Running like something of a cross between "Jekyll and Hyde" and 50s classic musical "Damn Yankees" the story follows young Stuart (Ben Heathcote); a painfully shy garage attendant in present day Detroit.  Stuart is desperately in love with Mary (Jenna Lee-James) and makes a deal with the Devil (Tiffany Graves) to trade his soul for that of his idol Rod Stewart - after all, Rod was never shy with the ladies!  However, as is the way with Satan, all does not work out as promised and Stuart is torn between his sweet likeable self and the unfaithful, irresponsible babe-magnet that he perceives Rod Stewart to be.  His rock and roll lifestyle has the effect of disillusioning his friends but they eventually rally round to try to snap him out of whatever has changed his character.
Ben Heathcote was outstanding in this leading role.  His voice had that great ‘Rod Stewart' gravelly rock quality and his overwhelming character marked this young man out as a star of the future.  Jenna Lee-James gave a sympathetic performance as Mary and her rich voice had character and power.  Rosie Heath excelled as Dee Dee delivering a pure country soprano which had the audience holding their breath!  Tiffany Graves, reprising her role as Satan / Baby Jane, blew the audience away with raw power and a wicked soul.  And yet, with all this talent on stage, Ricky Rojas still managed to steal every scene he was in as the irrepressible - and aptly named - Stoner.
The production design was worth a mention as the band took centre stage on a purpose built mezzanine to deliver more than 20 Rod Stewart classics including Maggie May, Baby Jane, Hot Legs, Do Ya Think I'm Sexy and Sailing.  Lighting, too, was excellent with several effects bringing the audience into the action.  
Unfortunately, for a fuddy duddy theatre lover like me, the over eager audience sang over the top of a beautifully rendered solo "I Don't Want To Talk About It" by Andy Rees as Rocky.  All was forgiven, though, when, at the end of the show, I joined over 2,000 Glaswegians wearing white sailor's "pork pie" hats (issued by theatre staff) and waved my arms in the air singing "Sailing" at the top of my lungs.  It's a tough job ….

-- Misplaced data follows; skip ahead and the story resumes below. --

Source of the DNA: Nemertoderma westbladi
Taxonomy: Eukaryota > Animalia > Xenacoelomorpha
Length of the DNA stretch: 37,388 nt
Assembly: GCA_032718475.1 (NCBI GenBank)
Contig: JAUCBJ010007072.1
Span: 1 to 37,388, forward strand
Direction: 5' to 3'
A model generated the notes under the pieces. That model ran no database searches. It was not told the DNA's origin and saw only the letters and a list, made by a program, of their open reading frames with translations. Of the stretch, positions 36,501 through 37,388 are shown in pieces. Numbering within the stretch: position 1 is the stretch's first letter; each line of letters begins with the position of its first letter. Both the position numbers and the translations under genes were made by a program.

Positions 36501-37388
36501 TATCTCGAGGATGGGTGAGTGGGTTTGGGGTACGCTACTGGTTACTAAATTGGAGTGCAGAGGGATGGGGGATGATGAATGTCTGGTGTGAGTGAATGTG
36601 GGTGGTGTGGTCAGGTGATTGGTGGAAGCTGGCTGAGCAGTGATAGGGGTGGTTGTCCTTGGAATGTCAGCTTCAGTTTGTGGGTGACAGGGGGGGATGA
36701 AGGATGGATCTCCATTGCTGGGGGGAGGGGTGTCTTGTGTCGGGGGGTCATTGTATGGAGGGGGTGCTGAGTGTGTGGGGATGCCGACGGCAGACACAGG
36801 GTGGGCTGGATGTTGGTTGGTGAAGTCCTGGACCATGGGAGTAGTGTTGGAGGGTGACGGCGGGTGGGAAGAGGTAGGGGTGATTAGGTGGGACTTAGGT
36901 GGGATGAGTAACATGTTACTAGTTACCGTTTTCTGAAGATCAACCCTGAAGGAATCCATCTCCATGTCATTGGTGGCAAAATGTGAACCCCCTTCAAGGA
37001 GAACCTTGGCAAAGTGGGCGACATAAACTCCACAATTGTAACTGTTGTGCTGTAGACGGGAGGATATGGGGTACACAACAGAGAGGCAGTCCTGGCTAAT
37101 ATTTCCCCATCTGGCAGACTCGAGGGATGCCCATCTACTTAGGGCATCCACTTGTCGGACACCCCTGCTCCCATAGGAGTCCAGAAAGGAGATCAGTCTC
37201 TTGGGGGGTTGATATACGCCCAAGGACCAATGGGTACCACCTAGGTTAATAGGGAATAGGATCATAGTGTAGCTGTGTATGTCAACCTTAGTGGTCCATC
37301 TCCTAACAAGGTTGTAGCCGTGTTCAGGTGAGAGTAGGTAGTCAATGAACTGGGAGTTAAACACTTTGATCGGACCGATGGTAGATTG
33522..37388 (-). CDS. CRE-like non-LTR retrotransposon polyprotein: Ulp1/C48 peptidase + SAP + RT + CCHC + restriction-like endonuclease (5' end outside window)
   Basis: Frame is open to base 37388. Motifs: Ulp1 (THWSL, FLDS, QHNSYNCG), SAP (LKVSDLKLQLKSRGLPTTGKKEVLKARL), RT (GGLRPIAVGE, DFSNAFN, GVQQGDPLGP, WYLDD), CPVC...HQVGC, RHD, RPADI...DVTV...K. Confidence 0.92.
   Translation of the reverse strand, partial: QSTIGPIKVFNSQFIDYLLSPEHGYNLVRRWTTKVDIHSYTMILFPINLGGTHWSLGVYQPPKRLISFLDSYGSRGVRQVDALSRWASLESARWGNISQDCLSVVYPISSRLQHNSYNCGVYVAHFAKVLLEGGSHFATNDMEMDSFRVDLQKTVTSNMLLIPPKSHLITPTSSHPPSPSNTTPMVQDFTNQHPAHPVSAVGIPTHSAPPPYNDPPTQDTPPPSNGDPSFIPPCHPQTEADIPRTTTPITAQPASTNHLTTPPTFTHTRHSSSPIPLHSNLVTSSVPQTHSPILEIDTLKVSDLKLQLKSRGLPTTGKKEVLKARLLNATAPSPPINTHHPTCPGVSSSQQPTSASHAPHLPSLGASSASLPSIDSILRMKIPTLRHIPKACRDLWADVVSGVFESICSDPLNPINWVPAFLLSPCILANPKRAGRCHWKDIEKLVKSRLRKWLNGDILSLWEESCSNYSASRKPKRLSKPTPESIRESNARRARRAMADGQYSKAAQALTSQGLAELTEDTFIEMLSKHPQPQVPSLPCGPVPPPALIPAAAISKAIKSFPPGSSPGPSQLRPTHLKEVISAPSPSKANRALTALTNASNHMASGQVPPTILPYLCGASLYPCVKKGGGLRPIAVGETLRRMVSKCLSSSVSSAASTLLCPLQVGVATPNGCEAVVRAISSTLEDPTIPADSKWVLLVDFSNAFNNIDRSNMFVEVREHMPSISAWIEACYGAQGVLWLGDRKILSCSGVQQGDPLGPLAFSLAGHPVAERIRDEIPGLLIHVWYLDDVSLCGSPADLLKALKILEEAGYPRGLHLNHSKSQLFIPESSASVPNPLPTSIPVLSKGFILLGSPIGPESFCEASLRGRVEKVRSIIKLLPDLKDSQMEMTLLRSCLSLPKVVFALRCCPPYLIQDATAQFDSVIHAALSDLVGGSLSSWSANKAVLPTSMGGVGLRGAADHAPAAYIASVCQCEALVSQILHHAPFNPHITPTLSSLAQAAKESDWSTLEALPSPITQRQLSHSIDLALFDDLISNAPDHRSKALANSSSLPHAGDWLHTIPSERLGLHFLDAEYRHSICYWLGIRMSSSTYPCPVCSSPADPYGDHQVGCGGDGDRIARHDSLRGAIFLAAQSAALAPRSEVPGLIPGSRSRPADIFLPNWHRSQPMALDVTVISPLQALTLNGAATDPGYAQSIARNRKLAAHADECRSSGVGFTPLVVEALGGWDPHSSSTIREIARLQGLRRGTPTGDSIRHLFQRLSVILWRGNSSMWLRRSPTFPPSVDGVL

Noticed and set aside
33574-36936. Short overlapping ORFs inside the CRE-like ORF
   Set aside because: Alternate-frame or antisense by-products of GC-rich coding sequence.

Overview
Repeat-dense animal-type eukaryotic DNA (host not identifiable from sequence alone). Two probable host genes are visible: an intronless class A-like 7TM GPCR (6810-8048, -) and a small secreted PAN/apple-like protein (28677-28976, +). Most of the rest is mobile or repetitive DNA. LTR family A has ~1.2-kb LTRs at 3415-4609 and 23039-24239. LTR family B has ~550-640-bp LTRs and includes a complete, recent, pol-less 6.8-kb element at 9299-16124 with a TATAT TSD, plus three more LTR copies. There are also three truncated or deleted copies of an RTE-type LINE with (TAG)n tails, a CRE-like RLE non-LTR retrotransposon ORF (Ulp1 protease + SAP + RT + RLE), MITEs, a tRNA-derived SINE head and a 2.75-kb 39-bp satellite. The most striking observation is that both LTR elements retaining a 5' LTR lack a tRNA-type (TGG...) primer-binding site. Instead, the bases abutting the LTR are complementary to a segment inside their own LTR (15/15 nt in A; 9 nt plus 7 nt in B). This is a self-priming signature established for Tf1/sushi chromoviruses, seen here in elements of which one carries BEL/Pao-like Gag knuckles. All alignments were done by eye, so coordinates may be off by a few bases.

King's Theatre Glasgow
Mon 2 - Sat 14 Jun 2014
Mon - Sat eves 7.30pm
Wed & Sat mats 2.30pm
Box Office 0844 871 7648 (bkg fee) (bkg fee)
May 22nd

Rock of Ages at the Edinburgh Playhouse

By Cameron Lowe
Review by Christopher Lowe

Following a three-year run in London’s West End, audiences around the country will get the chance to enjoy ROCK OF AGES The Musical as it continues a UK tour arriving in Edinburgh from 19th - 24th May and Glasgow from 4th - 9th August.
Rock of Ages

Set in Hollywood’s Bourbon Room around the mid-to-late 80s, we follow young busboy Drew (Noel Sullivan), who dreams of being a rock star in his own glam-metal band.
He meets country-girl Sherrie (Cordelia Farnworth) – who, like thousands of other hopefuls, has just arrived in town with dreams of making it big.
Enter Stacee Jaxx a charismatic, sexually-charged, narcissistic rock singer who threatens to steal Sherrie away from Drew!
Noel Sullivan In the middle of all the chaos and the competing for young Sherrie’s affections, two German developers are trying to close down the bar and take over the strip!
Set in the late eighties, this is pure jukebox musical territory, with a playlist that is soft-rock to its carefully manicured core. ROCK OF AGES The Musical is the ultimate rock mix-tape musical, a hilarious story of dreams, love and - of course - rock.
A modern twist to the plot demonstrates that it knows exactly the demographic it is playing to. Here are strong female roles, with lots of skimpy outfits; this show is not for the faint hearted!
This 80s-themed hilarious musical features over 30 hair-raising tunes including: “Don’t Stop Believin’”, “We Built This City”, “The Final Countdown”, “Wanted Dead or Alive”, “Here I Go Again”, “Can’t Fight this Feeling” and “I Want To Know What Love Is”.